For the second year in a row, the northwest community of Brentwood has claimed the No. 1 spot on an annual list of Calgary's best neighbourhoods.
The list is compiled by Avenue magazine, and scores neighbourhoods on characteristics such as walkability and access to parks and restaurants.
And it's not a popularity contest — there is methodology behind the list.
The rankings are calculated by surveying Calgarians about what they value most in a community, and then weighing those results with data from sources that include the City of Calgary, the Calgary Police Service and a Walk Score to evaluate characteristics such as green spaces, crime and accessibility.
So, what exactly makes Brentwood such a standout?
Bonita McCurry, the president of the volunteer-run Brentwood Community Association, has lived in the neighbourhood for 31 years.
She told the Calgary Eyeopener on Thursday that an abundance of volunteers, family businesses, malls and parks contribute to why Brentwood is special.
"We're really a self-sufficient neighborhood," McCurry said. "And there are a lot of people that walk around this community, and we try and keep it beautiful for them."
A little about Brentwood
Brentwood is on the cusp of the inner-city, and is close to both Nose Hill Park and the University of Calgary.
Walk Score estimates there are about 36 restaurants, bars and coffee shops in the neighbourhood, and it takes neighbourhood residents an average of five minutes to reach two of them on foot.
With its own CTrain station, and about seven bus lines running through it, Brentwood also ranks well on Walk Score in regards to public transit. It also has several major intersections that McCurry said makes it easily accessible for drivers.
The City of Calgary's recent renovations to Blakiston Park have made it a draw for people around the city, and McCurry said that Brentwood's smaller green spaces are attractive to dog owners.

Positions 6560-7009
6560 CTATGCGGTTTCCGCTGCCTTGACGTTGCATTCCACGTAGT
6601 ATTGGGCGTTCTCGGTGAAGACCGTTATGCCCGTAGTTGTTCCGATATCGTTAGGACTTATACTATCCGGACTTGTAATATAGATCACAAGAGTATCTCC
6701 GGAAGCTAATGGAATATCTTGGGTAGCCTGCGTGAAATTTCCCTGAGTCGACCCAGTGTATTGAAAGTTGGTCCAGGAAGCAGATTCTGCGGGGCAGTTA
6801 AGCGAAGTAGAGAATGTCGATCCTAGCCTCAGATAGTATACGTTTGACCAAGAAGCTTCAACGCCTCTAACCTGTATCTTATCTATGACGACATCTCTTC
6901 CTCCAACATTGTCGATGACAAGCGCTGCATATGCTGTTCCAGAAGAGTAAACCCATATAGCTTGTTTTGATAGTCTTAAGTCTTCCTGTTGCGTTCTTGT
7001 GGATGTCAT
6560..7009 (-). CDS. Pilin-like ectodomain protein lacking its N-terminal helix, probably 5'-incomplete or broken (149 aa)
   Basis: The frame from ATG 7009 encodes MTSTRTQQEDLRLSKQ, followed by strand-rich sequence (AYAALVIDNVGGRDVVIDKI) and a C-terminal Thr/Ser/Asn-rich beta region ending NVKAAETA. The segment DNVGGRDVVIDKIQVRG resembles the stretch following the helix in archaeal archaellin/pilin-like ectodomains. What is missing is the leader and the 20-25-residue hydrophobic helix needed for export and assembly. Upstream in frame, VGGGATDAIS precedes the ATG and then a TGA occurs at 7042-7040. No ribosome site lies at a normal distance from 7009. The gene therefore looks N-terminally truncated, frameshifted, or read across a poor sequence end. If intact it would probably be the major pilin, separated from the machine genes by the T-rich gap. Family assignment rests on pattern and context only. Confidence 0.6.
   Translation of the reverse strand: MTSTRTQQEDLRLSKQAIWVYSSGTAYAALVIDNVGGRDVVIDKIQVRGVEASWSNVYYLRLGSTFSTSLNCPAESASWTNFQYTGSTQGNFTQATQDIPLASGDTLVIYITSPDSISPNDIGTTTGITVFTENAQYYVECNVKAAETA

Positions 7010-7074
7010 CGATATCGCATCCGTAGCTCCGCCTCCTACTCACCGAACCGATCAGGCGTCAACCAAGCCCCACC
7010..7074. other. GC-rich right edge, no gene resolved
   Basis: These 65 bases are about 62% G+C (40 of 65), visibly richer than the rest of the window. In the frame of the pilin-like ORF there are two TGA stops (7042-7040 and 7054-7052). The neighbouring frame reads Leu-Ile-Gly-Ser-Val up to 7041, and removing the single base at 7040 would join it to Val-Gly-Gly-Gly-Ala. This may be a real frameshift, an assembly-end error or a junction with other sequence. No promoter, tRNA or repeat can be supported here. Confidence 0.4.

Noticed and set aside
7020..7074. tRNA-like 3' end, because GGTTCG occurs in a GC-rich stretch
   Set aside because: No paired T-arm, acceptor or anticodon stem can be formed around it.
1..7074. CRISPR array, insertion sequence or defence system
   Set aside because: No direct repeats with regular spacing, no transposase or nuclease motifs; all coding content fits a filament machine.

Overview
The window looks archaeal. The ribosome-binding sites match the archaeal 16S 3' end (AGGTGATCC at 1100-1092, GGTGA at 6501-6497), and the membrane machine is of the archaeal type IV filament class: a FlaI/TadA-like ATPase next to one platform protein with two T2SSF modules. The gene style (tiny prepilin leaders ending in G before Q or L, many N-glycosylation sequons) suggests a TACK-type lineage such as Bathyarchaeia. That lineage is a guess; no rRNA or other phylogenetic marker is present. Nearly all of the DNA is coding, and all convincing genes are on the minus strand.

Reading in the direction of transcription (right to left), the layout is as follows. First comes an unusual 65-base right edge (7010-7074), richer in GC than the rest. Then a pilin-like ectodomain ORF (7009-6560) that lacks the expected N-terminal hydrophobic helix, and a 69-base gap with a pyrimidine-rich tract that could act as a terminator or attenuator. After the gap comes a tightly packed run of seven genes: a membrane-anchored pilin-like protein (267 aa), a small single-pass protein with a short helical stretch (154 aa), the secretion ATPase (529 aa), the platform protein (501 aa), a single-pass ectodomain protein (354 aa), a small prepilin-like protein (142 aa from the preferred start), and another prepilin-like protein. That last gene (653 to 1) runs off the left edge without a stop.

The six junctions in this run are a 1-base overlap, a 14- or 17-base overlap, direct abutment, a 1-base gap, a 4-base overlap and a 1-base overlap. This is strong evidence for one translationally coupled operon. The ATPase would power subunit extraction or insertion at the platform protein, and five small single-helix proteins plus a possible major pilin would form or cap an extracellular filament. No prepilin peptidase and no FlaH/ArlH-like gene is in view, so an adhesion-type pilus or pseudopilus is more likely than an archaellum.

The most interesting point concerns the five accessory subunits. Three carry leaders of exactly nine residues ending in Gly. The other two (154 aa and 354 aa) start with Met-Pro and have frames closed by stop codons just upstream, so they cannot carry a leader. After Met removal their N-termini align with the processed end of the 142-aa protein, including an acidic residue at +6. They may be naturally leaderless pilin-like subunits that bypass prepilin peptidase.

Volunteers painted pathways between St. Jean Brebeuf School, Sir Winston Churchill High School, Captain John Palliser School and Simon Fraser School in September of 2019 — and the results are interactive and beautiful, McCurry said.
"You can go and play games on the pathway. It's got pictures all over it," she said.
"Probably what makes the community the best is our volunteers."
Brentwood social scene
There is also a lot of socializing in Brentwood, McCurry said.
Calendars can be kept busy with block parties, community cleanups, New Year's Day skating parties and potlucks.
The pandemic hasn't stifled the community spirit.
Residents have taken part in virtual art classes together, and one of the neighbourhood's "free little libraries" — usually stocked with books for passersby to read and replace — was turned into a "little free food library" by the Brentwood Cares community group.
It was stocked with food donations to help residents-in-need during the pandemic.
"People who need it would come to this little library and take what they need," McCurry said. "We're still doing it."
So many contributions were amassed that McCurry said donations eventually went to Brooks and High River, when meat packing plants experienced outbreaks of COVID-19.
"It's a beautiful community," McCurry said.
With files from the Calgary Eyeopener.